Parasitism requires parasites and hosts to meet and is therefore conditioned by their respective dispersal abilities. While dispersal has been studied in a number of wild vertebrates (including in relation to infection risk), we still have poor knowledge of the movements of their parasites. Yet we know that many parasites, and in particular vectors transmitting pathogens from host to host, possess the ability to move actively during at least part of their lives.
So... how far does a vector go – and is this reflected in the population structure of the pathogens they transmit? This is the question addressed by Rataud et al. , who provide the first attempt at using capture-mark-recapture to estimate not only functional dispersal, but also detection probability and survival in a wild parasite that is also a vector for other pathogens.
The authors find that (i) functional dispersal of soft ticks within a gull colony is very limited. Moreover, they observe unexpected patterns: (ii) experimental displacement of ticks does not induce homing behaviour, and (iii) despite lower survival, tick dispersal was lower in nests not containing hosts than in successful nests.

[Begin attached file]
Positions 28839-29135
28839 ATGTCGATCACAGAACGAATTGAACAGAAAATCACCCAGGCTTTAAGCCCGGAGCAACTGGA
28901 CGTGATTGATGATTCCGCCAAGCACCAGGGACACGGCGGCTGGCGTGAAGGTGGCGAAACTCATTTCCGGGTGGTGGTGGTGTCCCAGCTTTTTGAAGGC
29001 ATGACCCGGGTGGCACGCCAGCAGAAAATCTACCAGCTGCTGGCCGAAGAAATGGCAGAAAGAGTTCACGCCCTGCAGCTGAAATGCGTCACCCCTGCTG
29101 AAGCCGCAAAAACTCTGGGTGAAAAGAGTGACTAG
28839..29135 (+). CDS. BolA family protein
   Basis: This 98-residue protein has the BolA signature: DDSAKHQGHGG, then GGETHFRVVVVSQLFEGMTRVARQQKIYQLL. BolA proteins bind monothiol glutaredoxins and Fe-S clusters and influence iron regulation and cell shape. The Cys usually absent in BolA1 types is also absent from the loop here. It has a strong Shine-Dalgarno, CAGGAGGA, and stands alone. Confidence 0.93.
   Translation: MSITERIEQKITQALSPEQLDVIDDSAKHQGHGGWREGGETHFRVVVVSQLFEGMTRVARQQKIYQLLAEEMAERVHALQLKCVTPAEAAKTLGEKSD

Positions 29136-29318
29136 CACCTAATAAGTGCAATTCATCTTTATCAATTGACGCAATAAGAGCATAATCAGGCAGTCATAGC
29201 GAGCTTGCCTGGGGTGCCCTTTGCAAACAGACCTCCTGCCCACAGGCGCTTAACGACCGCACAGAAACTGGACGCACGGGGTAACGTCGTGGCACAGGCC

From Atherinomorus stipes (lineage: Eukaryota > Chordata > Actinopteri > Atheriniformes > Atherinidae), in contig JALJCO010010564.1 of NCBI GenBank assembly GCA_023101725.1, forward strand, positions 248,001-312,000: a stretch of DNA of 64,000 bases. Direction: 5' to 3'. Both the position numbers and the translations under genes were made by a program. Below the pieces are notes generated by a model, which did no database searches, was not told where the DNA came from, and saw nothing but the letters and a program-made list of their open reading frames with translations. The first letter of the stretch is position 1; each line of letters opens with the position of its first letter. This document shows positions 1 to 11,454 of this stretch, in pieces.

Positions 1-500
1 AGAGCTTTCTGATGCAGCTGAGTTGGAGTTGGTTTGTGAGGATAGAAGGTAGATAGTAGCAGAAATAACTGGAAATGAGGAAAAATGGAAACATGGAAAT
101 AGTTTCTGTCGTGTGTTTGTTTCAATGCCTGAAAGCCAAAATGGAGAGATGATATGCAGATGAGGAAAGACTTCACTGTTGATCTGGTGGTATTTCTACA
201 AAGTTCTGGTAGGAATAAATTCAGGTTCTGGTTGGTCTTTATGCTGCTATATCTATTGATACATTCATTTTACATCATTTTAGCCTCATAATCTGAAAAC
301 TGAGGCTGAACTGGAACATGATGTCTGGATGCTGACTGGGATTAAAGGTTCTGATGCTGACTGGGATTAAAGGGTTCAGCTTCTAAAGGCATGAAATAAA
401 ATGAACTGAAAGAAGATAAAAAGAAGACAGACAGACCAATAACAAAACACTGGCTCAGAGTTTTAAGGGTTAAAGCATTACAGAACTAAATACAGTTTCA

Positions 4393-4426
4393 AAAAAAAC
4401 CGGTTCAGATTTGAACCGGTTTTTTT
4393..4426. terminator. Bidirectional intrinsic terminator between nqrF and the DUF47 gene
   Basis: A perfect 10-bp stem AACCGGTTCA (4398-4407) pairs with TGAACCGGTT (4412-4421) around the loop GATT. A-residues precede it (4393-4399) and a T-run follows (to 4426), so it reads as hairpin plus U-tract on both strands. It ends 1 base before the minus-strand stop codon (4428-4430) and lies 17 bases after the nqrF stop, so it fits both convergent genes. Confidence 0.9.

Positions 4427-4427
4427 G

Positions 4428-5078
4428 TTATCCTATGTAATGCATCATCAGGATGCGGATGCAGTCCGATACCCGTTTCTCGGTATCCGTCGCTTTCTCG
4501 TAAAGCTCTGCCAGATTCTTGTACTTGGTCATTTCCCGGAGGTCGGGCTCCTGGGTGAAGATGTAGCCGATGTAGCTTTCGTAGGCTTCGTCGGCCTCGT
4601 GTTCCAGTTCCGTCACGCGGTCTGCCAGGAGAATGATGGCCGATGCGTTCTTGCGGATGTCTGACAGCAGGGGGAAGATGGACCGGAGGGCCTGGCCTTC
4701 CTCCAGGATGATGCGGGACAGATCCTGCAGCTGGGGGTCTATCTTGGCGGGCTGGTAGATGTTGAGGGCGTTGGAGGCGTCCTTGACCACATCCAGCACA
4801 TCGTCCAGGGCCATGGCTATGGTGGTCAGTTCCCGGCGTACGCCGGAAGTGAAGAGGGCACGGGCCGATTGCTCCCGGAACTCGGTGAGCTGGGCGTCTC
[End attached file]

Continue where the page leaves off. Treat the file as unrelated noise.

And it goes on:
These results contrast with expectations based on the distribution of infectious agents. Low tick dispersal within the colony, combined with host territoriality during breeding and high site fidelity between years should result in a spatially structured distribution of infectious agents carried by ticks. This is not the case here. One possible explanation could be that soft ticks live for much longer than a breeding season, and that they disperse at other times of year to a larger extent than usually assumed.
This study represents one chapter of a story that will likely keep unfolding. It raises fascinating questions, and illustrates the importance of basic knowledge of parasite ecology and behaviour to better understand pathogen dynamics in the wild.
 Rataud A., Dupraz M., Toty C., Blanchon T., Vittecoq M., Choquet R. & McCoy K.D. (2019). Evaluating functional dispersal and its eco-epidemiological implications in a nest ectoparasite. Zenodo, 2592114. Ver. 3 peer-reviewed and recommended by PCI Ecology. doi: 10.5281/zenodo.2592114